I know I can.

In the end, I think THE ANIMATRIX was about a hundred times more interesting than what the sequels churned up.


I dig the 'Animatrix'. Lots of good stuff in there that SHOULD have been in the sequels. Especially the history of how the sky was blackened, and why.

I do like the idea of Neo's role as "the one" actually being a cycle program and how that completely rocks everyone's perception, but it should have been one film and Neo should have been not only proactive but more reactive. When the revelation happens where's the shock? Where's the utter disbelief? I think it was only Morpheus that looked like a man who lost everything he ever believed and fought for.

I just think the rapid-fire, monotone interaction between Neo and the Architect lost a lot of people. So much so, that that big revelation just didn't have the impact it needed.

This pretty much sums it up:


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Re: 'The Matrix' Trilogy

Post  James Stocks on Mon Aug 27, 2012 12:26 am

Apologist Puncher wrote:The "Super Burly Brawl" WAS the closest thing we have had to a Superman-ish fight scene in a big budget motion picture though. Tell me at the part where Neo flies in a big semi-circle before hitting Smith that you couldn't see Superman substituted for him?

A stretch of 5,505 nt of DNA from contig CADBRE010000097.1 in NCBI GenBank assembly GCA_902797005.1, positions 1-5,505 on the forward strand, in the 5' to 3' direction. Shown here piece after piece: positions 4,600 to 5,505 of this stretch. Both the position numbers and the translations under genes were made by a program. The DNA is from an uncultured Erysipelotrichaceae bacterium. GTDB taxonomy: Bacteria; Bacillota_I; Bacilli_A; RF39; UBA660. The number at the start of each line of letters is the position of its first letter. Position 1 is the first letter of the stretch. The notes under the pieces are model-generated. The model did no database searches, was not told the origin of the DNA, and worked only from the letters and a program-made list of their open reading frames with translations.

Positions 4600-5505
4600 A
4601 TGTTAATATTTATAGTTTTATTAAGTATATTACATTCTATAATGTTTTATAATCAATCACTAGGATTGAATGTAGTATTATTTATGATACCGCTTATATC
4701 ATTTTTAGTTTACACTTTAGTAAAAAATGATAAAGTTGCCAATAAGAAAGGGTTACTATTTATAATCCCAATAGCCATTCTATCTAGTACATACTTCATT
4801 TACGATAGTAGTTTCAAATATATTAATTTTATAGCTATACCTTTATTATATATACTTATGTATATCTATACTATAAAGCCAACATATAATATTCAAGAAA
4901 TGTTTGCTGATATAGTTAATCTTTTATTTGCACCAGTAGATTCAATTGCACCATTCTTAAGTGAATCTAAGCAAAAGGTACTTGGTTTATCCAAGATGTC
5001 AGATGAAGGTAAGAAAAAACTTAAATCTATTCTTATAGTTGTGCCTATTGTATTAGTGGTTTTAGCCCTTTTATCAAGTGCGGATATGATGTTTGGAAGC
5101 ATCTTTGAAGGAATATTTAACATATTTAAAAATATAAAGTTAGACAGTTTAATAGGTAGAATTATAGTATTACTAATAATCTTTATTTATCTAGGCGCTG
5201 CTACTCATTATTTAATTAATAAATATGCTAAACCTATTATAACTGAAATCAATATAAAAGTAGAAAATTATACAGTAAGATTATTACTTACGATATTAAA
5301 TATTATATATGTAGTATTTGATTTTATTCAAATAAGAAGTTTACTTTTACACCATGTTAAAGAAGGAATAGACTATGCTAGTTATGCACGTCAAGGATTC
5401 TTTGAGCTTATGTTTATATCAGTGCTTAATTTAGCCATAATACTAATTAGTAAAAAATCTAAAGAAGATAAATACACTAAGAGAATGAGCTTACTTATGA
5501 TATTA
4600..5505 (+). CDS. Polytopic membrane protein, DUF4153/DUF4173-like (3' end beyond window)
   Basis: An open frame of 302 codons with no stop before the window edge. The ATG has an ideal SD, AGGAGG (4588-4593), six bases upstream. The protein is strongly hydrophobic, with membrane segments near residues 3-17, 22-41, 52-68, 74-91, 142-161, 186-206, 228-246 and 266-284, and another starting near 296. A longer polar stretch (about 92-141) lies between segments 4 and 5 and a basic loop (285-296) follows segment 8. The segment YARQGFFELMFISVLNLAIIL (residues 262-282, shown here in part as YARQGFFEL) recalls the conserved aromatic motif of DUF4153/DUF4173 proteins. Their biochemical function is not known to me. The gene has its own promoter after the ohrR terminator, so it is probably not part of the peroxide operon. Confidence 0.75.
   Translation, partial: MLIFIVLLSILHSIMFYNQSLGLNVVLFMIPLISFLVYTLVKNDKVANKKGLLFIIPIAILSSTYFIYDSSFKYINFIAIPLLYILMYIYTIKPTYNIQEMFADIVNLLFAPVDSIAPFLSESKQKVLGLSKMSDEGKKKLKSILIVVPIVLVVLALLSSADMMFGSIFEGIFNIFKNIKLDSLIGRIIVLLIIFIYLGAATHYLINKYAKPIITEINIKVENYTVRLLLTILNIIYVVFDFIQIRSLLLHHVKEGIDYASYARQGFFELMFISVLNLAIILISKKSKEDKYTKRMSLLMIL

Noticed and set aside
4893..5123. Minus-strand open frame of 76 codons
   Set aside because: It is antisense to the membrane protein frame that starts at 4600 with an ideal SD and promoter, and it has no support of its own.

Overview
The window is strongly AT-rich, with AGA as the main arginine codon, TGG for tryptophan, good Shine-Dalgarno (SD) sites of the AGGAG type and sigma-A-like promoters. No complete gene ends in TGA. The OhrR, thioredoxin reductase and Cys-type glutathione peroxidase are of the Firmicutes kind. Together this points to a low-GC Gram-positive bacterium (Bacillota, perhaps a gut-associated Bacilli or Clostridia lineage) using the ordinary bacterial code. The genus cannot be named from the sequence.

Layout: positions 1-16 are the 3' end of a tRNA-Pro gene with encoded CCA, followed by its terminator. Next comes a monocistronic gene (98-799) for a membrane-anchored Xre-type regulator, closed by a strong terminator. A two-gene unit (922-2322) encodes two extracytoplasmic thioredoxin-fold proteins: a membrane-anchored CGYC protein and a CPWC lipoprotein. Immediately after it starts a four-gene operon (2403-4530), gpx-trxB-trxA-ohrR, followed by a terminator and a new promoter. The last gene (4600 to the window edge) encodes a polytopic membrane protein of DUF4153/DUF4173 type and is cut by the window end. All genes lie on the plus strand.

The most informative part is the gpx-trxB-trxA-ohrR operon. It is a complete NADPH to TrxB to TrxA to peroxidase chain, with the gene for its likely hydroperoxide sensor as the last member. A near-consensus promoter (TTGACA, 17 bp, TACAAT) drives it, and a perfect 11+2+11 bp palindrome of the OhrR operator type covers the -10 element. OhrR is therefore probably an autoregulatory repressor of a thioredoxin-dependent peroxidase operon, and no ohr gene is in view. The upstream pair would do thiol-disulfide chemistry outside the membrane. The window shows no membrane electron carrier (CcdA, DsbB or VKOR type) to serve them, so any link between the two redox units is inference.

I know I can.
The one part that struck me as very Superman-ish was when he swooped in the freeway chase grabbing Morpheus and the Key Maker just as the trucks explode.

I just think the rapid-fire, monotone interaction between Neo and the Architect lost a lot of people. So much so, that that big revelation just didn't have the impact it needed.
I admit when I saw it in theaters I didn't truly realize the scope of what was being said, because I couldn't tell if this was all just bullshit talk or not. It's just flat all the way through. Like when he chooses to save Trinity there's ZERO urgency in his posture as he leisurely walks to the door. Again, this choice of portrayal is just mind boggling.

This pretty much sums it up:


That was great. MTV used to make some worthwhile parody shorts on those movie award programs.